News Release

Socioeconomic status and power outages

Peer-Reviewed Publication

PNAS Nexus

Storm paths and affected counties for the eight hurricanes


Storm paths and affected counties for the eight hurricanes.

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Credit: Ganz et al.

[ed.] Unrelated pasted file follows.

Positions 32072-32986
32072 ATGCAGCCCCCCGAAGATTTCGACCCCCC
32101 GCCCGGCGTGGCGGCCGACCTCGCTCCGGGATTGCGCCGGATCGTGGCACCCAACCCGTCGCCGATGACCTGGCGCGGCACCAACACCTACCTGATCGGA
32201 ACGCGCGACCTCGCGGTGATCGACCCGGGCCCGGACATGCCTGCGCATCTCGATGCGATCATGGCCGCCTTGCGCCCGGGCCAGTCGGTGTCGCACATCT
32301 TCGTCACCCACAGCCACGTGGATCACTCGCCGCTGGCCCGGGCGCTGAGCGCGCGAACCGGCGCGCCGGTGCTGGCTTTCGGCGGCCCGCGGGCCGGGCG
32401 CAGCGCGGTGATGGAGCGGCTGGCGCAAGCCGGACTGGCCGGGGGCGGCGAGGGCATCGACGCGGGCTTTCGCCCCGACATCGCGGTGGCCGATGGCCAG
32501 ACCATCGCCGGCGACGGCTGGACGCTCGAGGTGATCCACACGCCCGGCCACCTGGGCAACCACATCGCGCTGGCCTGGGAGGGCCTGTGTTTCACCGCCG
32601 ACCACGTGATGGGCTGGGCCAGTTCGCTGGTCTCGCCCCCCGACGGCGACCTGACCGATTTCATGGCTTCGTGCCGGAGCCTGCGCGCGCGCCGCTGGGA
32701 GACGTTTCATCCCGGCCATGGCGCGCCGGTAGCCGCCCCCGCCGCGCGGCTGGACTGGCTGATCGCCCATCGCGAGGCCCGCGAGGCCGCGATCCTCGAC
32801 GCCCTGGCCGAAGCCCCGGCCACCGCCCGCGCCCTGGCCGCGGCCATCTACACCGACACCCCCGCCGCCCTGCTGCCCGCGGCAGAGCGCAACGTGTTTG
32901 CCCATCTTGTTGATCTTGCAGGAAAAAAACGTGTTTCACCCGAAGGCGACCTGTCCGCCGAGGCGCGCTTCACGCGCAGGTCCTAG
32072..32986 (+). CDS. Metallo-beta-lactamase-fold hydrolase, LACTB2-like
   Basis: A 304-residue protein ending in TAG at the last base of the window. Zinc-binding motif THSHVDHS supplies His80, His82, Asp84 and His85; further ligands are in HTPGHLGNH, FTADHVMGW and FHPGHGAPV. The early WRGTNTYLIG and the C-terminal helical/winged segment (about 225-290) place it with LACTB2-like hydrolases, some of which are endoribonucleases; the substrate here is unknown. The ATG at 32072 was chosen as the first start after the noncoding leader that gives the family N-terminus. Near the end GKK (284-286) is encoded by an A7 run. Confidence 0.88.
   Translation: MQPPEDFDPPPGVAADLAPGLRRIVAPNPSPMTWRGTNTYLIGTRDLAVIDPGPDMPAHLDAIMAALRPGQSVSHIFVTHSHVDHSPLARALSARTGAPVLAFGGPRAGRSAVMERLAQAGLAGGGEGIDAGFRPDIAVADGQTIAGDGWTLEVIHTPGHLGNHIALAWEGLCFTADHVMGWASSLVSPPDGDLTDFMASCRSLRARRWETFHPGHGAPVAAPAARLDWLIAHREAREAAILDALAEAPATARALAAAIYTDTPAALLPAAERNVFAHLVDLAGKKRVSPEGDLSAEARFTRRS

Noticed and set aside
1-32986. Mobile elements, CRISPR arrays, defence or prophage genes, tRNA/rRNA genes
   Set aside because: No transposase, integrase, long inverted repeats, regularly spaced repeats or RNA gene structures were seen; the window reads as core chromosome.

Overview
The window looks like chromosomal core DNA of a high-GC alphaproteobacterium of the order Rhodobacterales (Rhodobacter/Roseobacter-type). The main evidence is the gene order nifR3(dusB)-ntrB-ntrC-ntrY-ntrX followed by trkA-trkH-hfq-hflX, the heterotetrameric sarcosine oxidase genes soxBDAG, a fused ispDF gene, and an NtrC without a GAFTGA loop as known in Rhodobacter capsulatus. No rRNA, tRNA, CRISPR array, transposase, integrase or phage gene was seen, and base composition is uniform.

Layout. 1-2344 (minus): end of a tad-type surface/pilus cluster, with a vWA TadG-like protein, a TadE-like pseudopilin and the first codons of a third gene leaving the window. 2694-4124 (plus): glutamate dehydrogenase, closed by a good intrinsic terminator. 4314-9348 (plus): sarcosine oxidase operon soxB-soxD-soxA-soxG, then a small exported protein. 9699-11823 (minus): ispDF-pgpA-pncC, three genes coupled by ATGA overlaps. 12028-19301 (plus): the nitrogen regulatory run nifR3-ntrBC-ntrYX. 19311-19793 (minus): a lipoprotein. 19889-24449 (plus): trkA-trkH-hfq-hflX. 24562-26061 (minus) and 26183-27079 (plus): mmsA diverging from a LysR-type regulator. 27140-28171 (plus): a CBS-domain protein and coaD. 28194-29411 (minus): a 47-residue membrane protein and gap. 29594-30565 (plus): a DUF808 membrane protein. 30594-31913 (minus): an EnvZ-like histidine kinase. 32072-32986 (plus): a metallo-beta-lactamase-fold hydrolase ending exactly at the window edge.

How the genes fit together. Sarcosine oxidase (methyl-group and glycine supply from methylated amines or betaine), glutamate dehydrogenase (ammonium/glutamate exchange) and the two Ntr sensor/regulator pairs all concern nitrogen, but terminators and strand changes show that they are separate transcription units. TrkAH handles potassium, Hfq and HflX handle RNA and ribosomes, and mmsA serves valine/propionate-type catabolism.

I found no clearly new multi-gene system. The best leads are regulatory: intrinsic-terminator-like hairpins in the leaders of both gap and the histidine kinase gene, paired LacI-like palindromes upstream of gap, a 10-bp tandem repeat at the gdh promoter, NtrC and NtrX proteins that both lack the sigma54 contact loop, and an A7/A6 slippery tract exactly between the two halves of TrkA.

Communities with more socioeconomic vulnerability experience longer-duration power outages than more advantaged communities, according to a study. Research has shown that environmental disasters hit economically and socially vulnerable communities hardest. Scott Ganz and colleagues assessed the unequal impacts caused by the procedures electric utilities follow to restore power to customers after extreme-weather related outages. Using data from eight Atlantic hurricanes that made landfall between January 2017 and October 2020, which knocked out power for a total of over 15 million customers in 588 counties in the Southeast, the authors find people with lower socioeconomic status wait longer for the lights to go back on. Socioeconomic status was measured using the socioeconomic status theme of the Social Vulnerability Index, a metric produced by the Centers for Disease Control and Prevention, which combines quantitative data on themes including poverty, housing costs, education, health insurance, racial & ethnic minority status, housing type, and transportation access. A one-decile drop in socioeconomic status is associated with a 6.1% longer outage duration, which corresponds to an extra 170 minute wait for power to be restored. Elucidating the precise mechanisms that causes this relationship will require more granular data, according to the authors. The authors contend that their results point to the necessity of re-examining post-storm resource allocation policies. In addition, the authors note that investing in energy infrastructure and renewable energy in these vulnerable communities may help buffer them from negative outage impacts.

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